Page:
After Antonio Stradivari died at 93 in 1737, generations of instrument makers had been searching for the secret responsible for the inimitable sound of the Stradivarius violin. And late last year, the secret was demystified. The conclusion of a study, involving seven leading German and French laboratories over four years, resounded beyond close circles of musicians: "He might not have possessed an unusual or 'secret' ingredient, but he was an outstandingly skilled craftsman who had mastered the art of violin making."
Assembling components for a violin resembles in a way the process of selecting and allocating assets for pension planning.
Switzerland is a good example of how pension fund management firms work to match their assets with their liabilities. With an ageing population, managing risks and investment performance according to various time horizons have become key to their operations. And firms recognise that attracting talents also depends on their pension funds' ability to deliver. As a result, benchmarking investment results has become a standard within the industry.
The process of comparing results with benchmarks enables investment committees to identify sources of under- and over-performance. Moreover, undertaking such an analysis on an ongoing basis may lead to better investment decisions in the long run. As a result, institutional investors sometimes turn to benchmark providers such as Pictet to assist them in their asset management. In our case, a long dated experience in the field of asset management, and pension benchmarks in particular, attracts interest from institutional investors across the Swiss borders such as the Netherlands and Great Britain, markets which are renowned for their pension planning.
Rapidly changing demographics pose a mounting challenge to the way the Gulf Co-operation Council (GCC) states currently manage their pension funds in order to meet their future liabilities.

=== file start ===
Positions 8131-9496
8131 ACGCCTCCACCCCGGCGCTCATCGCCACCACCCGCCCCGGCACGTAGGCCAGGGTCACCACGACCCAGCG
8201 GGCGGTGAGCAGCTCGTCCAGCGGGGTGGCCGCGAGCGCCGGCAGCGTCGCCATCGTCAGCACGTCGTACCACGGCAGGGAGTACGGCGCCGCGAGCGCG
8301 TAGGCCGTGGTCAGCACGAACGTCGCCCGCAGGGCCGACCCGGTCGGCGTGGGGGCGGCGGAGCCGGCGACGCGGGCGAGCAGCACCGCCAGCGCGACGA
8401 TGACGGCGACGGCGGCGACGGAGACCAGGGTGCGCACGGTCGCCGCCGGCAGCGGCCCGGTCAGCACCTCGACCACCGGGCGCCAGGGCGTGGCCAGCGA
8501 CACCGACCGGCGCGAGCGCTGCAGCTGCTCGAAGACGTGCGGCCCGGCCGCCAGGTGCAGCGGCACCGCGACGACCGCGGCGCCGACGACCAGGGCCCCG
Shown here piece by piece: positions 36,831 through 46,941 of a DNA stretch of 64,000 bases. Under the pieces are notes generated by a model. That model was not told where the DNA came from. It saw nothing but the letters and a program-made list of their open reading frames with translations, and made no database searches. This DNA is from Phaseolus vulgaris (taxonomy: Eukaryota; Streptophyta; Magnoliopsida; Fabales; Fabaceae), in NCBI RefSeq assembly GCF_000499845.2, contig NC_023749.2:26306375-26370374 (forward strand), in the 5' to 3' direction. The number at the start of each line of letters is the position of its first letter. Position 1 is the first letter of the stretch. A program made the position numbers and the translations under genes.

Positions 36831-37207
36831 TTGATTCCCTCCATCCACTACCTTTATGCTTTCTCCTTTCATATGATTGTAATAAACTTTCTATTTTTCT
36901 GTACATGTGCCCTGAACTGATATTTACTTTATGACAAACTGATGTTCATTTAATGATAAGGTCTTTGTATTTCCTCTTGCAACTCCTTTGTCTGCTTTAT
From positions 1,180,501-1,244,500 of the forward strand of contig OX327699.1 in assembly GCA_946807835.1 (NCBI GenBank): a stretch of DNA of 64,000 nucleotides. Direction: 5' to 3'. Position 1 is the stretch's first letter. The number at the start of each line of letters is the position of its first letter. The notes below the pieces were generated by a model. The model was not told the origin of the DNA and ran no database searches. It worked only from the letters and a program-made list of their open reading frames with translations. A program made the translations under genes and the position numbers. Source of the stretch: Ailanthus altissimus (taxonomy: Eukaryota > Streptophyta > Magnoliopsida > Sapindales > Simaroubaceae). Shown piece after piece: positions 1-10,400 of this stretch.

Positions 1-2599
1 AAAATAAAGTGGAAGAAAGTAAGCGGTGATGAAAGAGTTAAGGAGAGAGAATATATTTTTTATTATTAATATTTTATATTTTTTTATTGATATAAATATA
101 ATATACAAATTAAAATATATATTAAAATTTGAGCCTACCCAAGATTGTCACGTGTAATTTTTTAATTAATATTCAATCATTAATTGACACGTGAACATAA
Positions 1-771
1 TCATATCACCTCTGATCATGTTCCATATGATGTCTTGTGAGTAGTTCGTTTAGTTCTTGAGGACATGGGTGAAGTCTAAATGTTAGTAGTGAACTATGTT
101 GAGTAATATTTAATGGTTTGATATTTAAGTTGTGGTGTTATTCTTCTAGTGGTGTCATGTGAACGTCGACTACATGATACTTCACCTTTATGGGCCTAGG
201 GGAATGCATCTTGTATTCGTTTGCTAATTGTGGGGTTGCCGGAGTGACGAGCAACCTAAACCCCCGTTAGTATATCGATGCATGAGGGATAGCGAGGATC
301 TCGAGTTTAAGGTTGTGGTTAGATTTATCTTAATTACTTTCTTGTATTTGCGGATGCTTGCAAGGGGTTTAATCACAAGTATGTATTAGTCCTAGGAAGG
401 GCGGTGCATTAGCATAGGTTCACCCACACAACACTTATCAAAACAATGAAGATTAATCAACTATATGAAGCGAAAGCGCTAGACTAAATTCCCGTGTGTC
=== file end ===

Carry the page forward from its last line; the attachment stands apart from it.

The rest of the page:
Pension funds in the GCC countries are also recognising that professional asset and liability management will play a significant role in the future. A study conducted by Booz & Company shows that in the next 25 to 40 years, GCC's pension funds will be unable to meet their obligations unless they proceed with major changes in their current structures. Today, GCC's pension funds benefit from a very young population. For every one person who pulls money out of pension funds in the region, there are 25 working people contributing. As a result, a number of pension funds in the region manage their operations on a very short term basis, virtually like money-in and money-out current accounts.
But after the next decade, during which the average population growth rate will average about 1.9 per cent per year, it will decline to 1.5 per cent for the 2015-2025 period. By 2050, there will remain only three workers for every retiree. Consequently, pension funds will increasingly become insolvent if changes are not implemented. Thus, pension funds in the GCC are today at crossroads and need to adapt to much longer term time horizons, if they intend to achieve the growth needed to meet their future liabilities.
And in the current low interest rate environment, finding and assembling assets that will match future pension funds' liabilities requires teams of qualified professionals.
Such teams could help establish tailor-made pension indices in the GCC, with asset allocations reflecting various investment objectives of risk tolerance and expected rates of return, given estimated future liabilities. Written investment policies could be produced, setting the guidelines for allocating funds to various assets ranging from high rated traditional funds to alternative investments such as hedge funds and private equity. Consideration of local investments requirements can also be integrated in the overall asset allocation.
Just as in Europe today, if GCC pension structures are to offer not only solvent plans, but also attract and retain talents, the aspect of providing employees with a competitive advantage in their retirement prospects will become more and more significant over the coming years.
To meet their beneficiaries' long-term needs, pension funds' trustees should adopt a number of best practices in the daily management of their assets. Clients should implement the following five, which appear as the most significant:
- Goal: clearly define the beneficiaries and their benefits.
- Ethics: be fair to all beneficiaries, foster loyalty and avoid conflicts of interest.
- Organisation: define roles and responsibilities, align skills and consider checks and balances.
- Process: establish procedures, relevant reporting and transparent communication.
- Investments: follow the "prudent investor rule".
- The author is with Custody Services of Pictet & Cie, Dubai. The views expressed are his own